Speculation that the chief justice and the preacher acted in concert, perhaps with the backing of powerful generals, has electrified the political firmament.
Qadri impatiently dismissed such a notion, saying his support came from God, the Prophet and the 180 million people of Pakistan.
But in the nearby garrison city of Rawalpindi, the generals, led by Gen. Ashfaq Parvez Kayani, watched and waited. Rumours that they are manipulating events from behind the scene are unproved. But, equally, they have done nothing to help the Zardari government.
While Pakistani military rulers once purged their disdain for civilian rule through bloodless coups, the latest breed of generals has chafed under new constraints — the military’s damaged popularity after the humiliating American commando raid in May 2011 that killed Osama bin Laden, sharp scrutiny from an emboldened media, and judicial challenges from the chief justice’s court.
General Kayani, in particular, has stressed that the military’s role in politics is over. But senior generals continue to wield heavy influence behind the scenes — foreign policy is effectively the army’s domain — and contempt for Zardari’s governance is palpable in military circles.
But the opposition challenger Nawaz Sharif, who was himself deposed as Prime Minister by Gen. Pervez Musharraf in 1999, is not much more appealing to the generals. And so there is continuing uncertainty about the military’s commitment to allowing elections to take place within the next four months, as scheduled.
The drawing rooms of the political elite have been humming with speculation of a “soft coup” — the imposition of a technocratic government, backed by the generals — for several years. But for now, the army seems content simply to watch as Qadri takes his “people’s revolution” to the streets of Islamabad, where he has promised an uprising along the lines of the Egyptian revolt in Tahrir Square.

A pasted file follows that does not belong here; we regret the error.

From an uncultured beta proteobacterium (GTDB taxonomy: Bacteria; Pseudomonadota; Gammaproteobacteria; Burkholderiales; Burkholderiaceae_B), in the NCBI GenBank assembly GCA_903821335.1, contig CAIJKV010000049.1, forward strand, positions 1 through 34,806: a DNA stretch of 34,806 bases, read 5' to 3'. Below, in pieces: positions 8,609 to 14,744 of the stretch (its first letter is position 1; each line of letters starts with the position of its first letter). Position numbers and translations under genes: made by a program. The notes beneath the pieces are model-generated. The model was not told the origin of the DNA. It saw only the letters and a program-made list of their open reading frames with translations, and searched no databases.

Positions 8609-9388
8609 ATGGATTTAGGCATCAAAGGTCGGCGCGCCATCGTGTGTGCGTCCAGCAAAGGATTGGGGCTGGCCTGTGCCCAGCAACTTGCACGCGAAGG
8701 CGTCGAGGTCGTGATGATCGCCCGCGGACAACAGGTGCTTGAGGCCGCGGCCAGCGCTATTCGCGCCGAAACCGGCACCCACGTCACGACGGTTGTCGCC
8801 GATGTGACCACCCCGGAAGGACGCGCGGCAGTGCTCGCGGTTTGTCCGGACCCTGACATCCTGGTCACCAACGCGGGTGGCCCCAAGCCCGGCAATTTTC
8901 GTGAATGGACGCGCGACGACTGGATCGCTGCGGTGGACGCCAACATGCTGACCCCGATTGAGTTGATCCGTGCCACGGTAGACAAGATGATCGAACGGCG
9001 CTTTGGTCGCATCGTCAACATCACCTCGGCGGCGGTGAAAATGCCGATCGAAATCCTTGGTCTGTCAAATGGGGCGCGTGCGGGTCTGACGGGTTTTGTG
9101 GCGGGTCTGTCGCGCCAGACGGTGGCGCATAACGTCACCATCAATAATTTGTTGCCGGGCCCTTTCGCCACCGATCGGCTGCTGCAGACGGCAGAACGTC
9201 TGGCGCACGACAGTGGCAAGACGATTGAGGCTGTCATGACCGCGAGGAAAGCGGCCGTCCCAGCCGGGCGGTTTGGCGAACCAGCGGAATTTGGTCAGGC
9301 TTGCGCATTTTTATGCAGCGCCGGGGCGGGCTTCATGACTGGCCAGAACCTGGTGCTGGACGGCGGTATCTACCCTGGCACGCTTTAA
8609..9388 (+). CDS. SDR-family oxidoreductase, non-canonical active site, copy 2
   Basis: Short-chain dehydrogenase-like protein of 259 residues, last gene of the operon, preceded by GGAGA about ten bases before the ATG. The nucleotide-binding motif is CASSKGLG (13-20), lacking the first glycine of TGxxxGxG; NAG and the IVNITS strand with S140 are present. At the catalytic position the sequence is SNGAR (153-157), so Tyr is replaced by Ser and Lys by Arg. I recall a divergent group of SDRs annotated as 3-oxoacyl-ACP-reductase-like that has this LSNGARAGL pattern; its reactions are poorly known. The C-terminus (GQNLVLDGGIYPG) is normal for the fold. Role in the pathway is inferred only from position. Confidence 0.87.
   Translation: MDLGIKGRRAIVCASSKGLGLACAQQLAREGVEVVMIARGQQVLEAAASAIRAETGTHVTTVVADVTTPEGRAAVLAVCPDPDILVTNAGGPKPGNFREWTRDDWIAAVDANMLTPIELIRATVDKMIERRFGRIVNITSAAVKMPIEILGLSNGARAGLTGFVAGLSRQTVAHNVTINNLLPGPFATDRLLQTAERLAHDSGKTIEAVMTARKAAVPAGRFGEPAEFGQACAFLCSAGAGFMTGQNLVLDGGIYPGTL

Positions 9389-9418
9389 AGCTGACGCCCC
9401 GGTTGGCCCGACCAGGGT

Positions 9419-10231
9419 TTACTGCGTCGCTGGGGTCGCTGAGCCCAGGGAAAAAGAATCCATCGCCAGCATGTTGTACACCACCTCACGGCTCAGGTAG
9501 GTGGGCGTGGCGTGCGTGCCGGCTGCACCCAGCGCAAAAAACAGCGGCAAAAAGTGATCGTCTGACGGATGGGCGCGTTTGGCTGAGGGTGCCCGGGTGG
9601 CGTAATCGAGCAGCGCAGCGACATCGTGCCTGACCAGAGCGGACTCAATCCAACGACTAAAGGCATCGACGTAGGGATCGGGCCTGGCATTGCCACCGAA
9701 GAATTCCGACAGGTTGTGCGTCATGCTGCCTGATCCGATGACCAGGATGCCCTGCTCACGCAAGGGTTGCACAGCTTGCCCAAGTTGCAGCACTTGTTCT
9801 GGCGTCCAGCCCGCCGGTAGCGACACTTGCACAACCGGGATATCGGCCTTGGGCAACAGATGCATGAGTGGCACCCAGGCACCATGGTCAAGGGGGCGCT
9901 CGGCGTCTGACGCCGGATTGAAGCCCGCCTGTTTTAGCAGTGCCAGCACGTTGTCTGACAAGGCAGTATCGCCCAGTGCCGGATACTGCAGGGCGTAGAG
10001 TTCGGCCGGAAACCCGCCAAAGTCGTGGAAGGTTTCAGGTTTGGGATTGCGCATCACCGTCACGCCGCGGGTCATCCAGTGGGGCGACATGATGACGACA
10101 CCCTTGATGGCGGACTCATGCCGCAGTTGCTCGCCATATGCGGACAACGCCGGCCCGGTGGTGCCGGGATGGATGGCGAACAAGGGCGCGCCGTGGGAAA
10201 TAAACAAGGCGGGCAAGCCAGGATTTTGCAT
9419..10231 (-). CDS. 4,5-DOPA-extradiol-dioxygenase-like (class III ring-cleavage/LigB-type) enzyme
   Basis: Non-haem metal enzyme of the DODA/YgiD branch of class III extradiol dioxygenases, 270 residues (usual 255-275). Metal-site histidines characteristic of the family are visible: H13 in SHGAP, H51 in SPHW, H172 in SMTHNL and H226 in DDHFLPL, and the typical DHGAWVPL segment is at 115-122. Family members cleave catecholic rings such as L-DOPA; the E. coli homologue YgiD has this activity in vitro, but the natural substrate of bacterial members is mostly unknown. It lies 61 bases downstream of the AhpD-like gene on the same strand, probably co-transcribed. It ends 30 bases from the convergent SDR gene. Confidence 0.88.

The difference with Egypt, of course, is that Pakistan has no dictator to overthrow. While Zardari’s government has faced criticism as having governed poorly in many respects, it has made considerable strides in anchoring the country’s democratic structures.
Through a series of constitutional amendments, all of them approved by the Opposition, Zardari has gradually devolved power to the provinces, reduced his presidential powers and made the electoral process more transparent. Now, advisers say, he is intent on completing the government’s term in March -- the first time in Pakistan’s history that a civilian government would have seen out its five-year term.
But first that government must make it through the coming days.
Having shut down the centre of Islamabad, and dominated the news cycle, Qadri is unlikely to surrender the limelight easily. His well-organised supporters insist they will not budge until their demands are met, and are encouraging other Pakistanis to join them.
If that happens, the government may have little option but to break up the protest by force. And it would be at that point that the army, sitting quietly on the fence, would be most likely to step in.
Reporting by Nasir Jaffry, New York Times Service and PTI